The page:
The fellows in the Bible class talked about sanctification and the baptism of the Holy Ghost. I had never heard of those experiences. I asked them, “Have you been sanctified?” Four of them said they had been. I asked, “Is there anybody here who has received the baptism of the Holy Ghost?” They said, “No, but it is in the Word of God, and we are seeking to receive it.”

Not many weeks later, our ship pulled into Pearl Harbor, and the men who had been sanctified went up on Diamond Head. There they had a prayer meeting in an old car, and God baptized them with the Holy Ghost and fire.

On the ship, Cal Wolf said to me, “You have to quit fooling around. We need to pray about you getting your sanctification. We are going to get together tonight and pray about this.” I had read in some of the Apostolic Faith literature of people who had been saved and sought the Lord for their deeper experiences, but it seemed to me they were veterans of the faith. The thought of seeking that experience really had not occurred to me.

Cal took me up in the direction finder, and did we ever have a prayer meeting! I checked my consecrations over and told the Lord how I loved Him. Finally, I couldn’t think of anything else to do. Cal said to me, “Why don’t you just believe the Lord?” I realized he was right, and just like that, the Lord sanctified me. Oh, it was real! The next day I didn’t want to open my mouth for fear that I would disturb what I felt down on the inside.

Three days later we went to church on the island. A couple of the young fellows were praying for the baptism of the Holy Ghost. I didn’t even think about asking God to baptize me. I had been saved for three months and sanctified for just three days. The Lord was blessing. I was rejoicing in what was happening when someone said, “The Lord is baptizing you.” I just said, “Well, amen!” and opened the door of my heart a little bit further. The Lord came down and baptized me with the Holy Ghost and fire.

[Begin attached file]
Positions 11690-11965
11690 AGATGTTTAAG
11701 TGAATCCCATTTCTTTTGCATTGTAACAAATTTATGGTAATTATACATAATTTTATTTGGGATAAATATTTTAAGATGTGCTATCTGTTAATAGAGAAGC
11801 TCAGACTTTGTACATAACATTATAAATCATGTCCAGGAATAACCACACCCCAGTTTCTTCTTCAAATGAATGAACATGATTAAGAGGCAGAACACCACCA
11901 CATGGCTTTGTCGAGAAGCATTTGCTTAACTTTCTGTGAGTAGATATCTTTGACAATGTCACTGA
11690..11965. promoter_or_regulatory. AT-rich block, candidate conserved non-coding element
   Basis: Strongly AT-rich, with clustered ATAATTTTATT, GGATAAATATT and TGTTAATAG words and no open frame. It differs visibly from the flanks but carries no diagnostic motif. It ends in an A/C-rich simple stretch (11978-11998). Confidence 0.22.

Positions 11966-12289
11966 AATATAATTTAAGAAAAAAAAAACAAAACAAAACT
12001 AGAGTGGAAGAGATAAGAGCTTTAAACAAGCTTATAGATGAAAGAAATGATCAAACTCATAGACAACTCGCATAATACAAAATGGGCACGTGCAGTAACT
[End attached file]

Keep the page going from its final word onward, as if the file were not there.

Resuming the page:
After the war was over, God led me to Southern Oregon, where I was able to attend Apostolic Faith church services. There I met Phyllis Peery, who became my wife. Our home was blessed with four children, two boys and two girls. Over the years, we have had many opportunities to prove that God loves to answer prayer. We have seen Him heal, provide work, and help in every area of life.

In 1963, I had the opportunity to visit the West Indies with the veteran missionary, Forrest Damron. Since then, it has been my great privilege to make many trips to the Caribbean area to help spread the Gospel. The joy of my life is to share the Good News with others. The Gospel is worth more than anything else in my life.

About the author

Dick Taylor preached his first sermon in March, 1950. He was pastor of Apostolic Faith Churches in Tacoma, Washington; Los Angeles and Eureka, California; and Grants Pass, Oregon, as well as being a missionary in the Caribbean Islands. He went to be with the Lord on December 18, 2005.